The present invention further includes providing a connection between adjoining ends of two duct sections. Two sheet metal connector rings of the type described are provided, one for each duct section. The cylindrical insertion flange of each connector ring is telescopically received in the end portion of its section of sheet metal ducting. The radial mating flanges of the two connector rings confront each other with their double-thickness outer portions substantially touching each other. A space is formed axially between the single thickness inner portions of the two connector rings and radially inwardly of the inner edges of the double-thickness of the outer portion of the mating flanges. A seal ring is situated in the space, contacting the inner portions of the mating flanges. Fasteners (e.g. sheet metal screws) connect the end portions of the duct sections to the insertion flanges of the connector rings. Fasteners (e.g. sheet metal screws) connect the mating flanges of the two connector rings together.

BRIEF DESCRIPTION OF THE SEVERAL VIEWS OF THE DRAWING

Like reference numerals are used to designate like parts throughout the several views of the drawing, and:

FIG. 1 is a side elevational view of forming equipment constructed in accordance with the invention and adapted for making a connector ring that includes a “bead” at the outer periphery of the mating flange;

FIG. 2 is a pictorial view of a strip of sheet metal that is used to form a cylindrical workpiece;

FIG. 3 is a pictorial view of the strip of sheet metal after it has been rolled into a cylindrical shape and its ends have been welded together where they meet, so as to form a cylindrical workpiece;

FIG. 4 is a fragmentary sectional view of a portion of the cylindrical workpiece that has been locked to the mandrel shown in FIG. 1, such view also showing a lower portion of a roller tool that is used in the spinning method;

FIG. 5 is a view like FIG. 4, but showing the roller tool being moved against the projecting portion of the cylindrical workpiece, and in the process of stretching it both radially and circumferentially;

FIG. 6 is a view like FIG. 5, showing the position of the roller tool relative to the sheet metal after an intermediate section of the sheet metal has been forced by the roller tool into contact with a radial surface on the spin die;

FIG. 7 is a view like FIG. 6, but showing the periphery of the roller tool positioned within a groove that is formed in the sheet metal outwardly of the radial flange, and further showing a lip forming and groove shaping tool in the process of being moved upwardly towards an outer lip portion of the sheet metal;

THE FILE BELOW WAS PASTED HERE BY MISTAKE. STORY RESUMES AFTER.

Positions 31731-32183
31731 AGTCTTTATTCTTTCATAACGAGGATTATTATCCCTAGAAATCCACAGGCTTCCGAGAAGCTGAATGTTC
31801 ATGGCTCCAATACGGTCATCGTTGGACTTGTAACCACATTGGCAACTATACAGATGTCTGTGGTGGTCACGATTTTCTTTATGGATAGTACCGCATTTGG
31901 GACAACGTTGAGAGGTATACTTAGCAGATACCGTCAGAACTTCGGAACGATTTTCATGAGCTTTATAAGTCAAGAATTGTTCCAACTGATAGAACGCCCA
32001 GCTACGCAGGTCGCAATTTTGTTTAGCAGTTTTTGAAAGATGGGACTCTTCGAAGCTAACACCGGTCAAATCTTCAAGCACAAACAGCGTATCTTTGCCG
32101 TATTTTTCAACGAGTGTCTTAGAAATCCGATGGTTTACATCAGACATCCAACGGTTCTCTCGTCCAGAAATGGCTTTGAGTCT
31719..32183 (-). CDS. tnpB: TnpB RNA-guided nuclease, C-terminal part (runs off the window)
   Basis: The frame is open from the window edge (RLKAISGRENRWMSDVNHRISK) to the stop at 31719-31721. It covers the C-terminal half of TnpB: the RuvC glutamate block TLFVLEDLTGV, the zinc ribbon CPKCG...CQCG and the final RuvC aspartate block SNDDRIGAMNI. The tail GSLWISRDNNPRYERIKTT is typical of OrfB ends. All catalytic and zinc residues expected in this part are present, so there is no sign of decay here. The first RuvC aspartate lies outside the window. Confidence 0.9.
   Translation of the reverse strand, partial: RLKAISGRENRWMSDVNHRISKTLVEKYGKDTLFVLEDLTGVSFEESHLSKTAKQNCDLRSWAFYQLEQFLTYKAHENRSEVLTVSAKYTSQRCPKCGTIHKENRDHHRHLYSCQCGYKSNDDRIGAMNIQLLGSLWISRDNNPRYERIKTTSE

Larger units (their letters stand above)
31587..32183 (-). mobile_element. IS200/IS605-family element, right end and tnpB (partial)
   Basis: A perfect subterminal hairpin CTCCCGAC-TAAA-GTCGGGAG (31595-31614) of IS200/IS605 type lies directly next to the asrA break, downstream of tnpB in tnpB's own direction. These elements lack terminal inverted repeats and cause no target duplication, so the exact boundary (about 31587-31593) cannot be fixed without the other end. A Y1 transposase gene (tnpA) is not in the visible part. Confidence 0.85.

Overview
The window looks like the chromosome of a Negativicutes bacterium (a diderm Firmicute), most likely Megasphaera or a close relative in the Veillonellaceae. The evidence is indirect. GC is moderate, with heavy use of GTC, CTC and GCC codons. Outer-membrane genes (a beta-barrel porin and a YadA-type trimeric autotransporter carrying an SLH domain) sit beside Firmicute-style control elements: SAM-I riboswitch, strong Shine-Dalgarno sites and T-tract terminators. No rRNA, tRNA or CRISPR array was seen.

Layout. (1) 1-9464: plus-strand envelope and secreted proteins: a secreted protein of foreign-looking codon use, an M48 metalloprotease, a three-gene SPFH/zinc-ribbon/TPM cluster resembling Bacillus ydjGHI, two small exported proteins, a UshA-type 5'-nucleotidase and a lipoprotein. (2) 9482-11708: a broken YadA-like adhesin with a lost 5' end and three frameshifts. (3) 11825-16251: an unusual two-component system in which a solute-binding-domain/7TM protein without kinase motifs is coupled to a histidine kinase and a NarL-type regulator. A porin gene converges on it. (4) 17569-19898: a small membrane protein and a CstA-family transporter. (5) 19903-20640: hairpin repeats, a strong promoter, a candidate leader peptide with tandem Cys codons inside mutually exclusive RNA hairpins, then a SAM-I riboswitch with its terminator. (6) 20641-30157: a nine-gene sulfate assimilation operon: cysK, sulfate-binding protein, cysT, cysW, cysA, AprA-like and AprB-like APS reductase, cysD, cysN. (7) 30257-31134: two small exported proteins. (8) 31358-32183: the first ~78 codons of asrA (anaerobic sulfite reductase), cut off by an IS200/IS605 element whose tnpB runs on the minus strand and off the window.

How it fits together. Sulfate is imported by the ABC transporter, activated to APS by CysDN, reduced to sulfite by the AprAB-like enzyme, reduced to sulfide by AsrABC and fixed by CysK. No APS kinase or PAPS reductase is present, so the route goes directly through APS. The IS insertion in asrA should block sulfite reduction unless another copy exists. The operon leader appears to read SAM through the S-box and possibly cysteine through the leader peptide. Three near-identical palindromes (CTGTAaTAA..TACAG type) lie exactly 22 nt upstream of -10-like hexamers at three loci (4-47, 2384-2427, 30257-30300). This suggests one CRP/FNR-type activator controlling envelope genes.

FIG. 8 is a view like FIG. 7, but showing the lip forming and groove shaping tool being moved to force the lip upwardly and against a peripheral portion of the roller tool while the roller tool is being held in the groove;

FIG. 9 is a view like FIG. 8, but with both the roller tool and the lip forming and groove shaping tool removed, and showing a curling roller in the process of being moved radially inwardly towards the outer lip;

FIG. 10 is a view like FIG. 9, but showing the curling roller moved into contact with the lip and being used to curl the lip for completing formation of a bead at the periphery of the radial flange that includes the groove and the lip;

FIG. 11 is a view like FIG. 10, but showing the bead curling roller removed;

FIG. 12 is a view like FIG. 11, but showing the connector ring removed from the mandrel;

FIG. 13 is an elevational view looking towards an oblong connector ring that is constructed in accordance with the present invention, such view looking towards the side of the ring that is opposite the axial insertion flange;

FIG. 13A is an enlarged scale fragmentary view looking towards one of the joints shown in FIG. 12, with a foreground portion of a bead cut away so as to show a splicing rod or dowel inside of the end portions of the beads that come together at the joint;

FIG. 14 is an enlarged scale side view of a central portion of FIG. 1, showing more detail than is shown in FIG. 1;

FIG. 15 is a fragmentary view of the upper portion of FIG. 14, with a foreground cheek plate removed from a housing that is on top of a support arm, such view showing springs inside the housing which press against and bias downwardly a support arm on which a first forming roller is mounted for free rotation about a center axis, FIG. 19 showing the periphery of the forming roller at a level below the level of the radial forming surface on the mandrel, and showing a convex face on the forming roller contacting the inner surface of the second end portion of the workpiece;